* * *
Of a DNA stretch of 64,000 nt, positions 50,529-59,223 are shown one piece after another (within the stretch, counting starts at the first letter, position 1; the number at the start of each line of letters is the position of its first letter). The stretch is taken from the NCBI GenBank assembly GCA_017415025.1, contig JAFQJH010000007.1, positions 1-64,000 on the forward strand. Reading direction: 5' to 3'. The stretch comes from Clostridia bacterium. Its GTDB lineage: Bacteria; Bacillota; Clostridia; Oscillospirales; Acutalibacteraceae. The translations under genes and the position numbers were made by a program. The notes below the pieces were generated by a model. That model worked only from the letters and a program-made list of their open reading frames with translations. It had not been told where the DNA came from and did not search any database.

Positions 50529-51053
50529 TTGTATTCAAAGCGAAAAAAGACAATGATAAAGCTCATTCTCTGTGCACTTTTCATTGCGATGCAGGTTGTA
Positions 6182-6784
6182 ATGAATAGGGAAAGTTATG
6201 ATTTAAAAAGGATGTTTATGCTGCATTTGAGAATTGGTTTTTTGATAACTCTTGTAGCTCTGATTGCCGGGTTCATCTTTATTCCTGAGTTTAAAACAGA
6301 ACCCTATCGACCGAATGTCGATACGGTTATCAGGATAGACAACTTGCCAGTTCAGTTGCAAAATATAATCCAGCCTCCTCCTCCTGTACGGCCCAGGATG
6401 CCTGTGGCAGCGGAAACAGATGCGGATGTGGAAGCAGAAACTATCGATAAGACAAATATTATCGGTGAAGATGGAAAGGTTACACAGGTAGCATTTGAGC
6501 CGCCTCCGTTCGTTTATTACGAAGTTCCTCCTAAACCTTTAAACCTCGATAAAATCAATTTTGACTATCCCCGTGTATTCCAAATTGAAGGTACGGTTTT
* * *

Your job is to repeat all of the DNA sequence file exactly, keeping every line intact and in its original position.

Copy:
Of a DNA stretch of 64,000 nt, positions 50,529-59,223 are shown one piece after another (within the stretch, counting starts at the first letter, position 1; the number at the start of each line of letters is the position of its first letter). The stretch is taken from the NCBI GenBank assembly GCA_017415025.1, contig JAFQJH010000007.1, positions 1-64,000 on the forward strand. Reading direction: 5' to 3'. The stretch comes from Clostridia bacterium. Its GTDB lineage: Bacteria; Bacillota; Clostridia; Oscillospirales; Acutalibacteraceae. The translations under genes and the position numbers were made by a program. The notes below the pieces were generated by a model. That model worked only from the letters and a program-made list of their open reading frames with translations. It had not been told where the DNA came from and did not search any database.

Positions 50529-51053
50529 TTGTATTCAAAGCGAAAAAAGACAATGATAAAGCTCATTCTCTGTGCACTTTTCATTGCGATGCAGGTTGTA
Positions 6182-6784
6182 ATGAATAGGGAAAGTTATG
6201 ATTTAAAAAGGATGTTTATGCTGCATTTGAGAATTGGTTTTTTGATAACTCTTGTAGCTCTGATTGCCGGGTTCATCTTTATTCCTGAGTTTAAAACAGA
6301 ACCCTATCGACCGAATGTCGATACGGTTATCAGGATAGACAACTTGCCAGTTCAGTTGCAAAATATAATCCAGCCTCCTCCTCCTGTACGGCCCAGGATG
6401 CCTGTGGCAGCGGAAACAGATGCGGATGTGGAAGCAGAAACTATCGATAAGACAAATATTATCGGTGAAGATGGAAAGGTTACACAGGTAGCATTTGAGC
6501 CGCCTCCGTTCGTTTATTACGAAGTTCCTCCTAAACCTTTAAACCTCGATAAAATCAATTTTGACTATCCCCGTGTATTCCAAATTGAAGGTACGGTTTT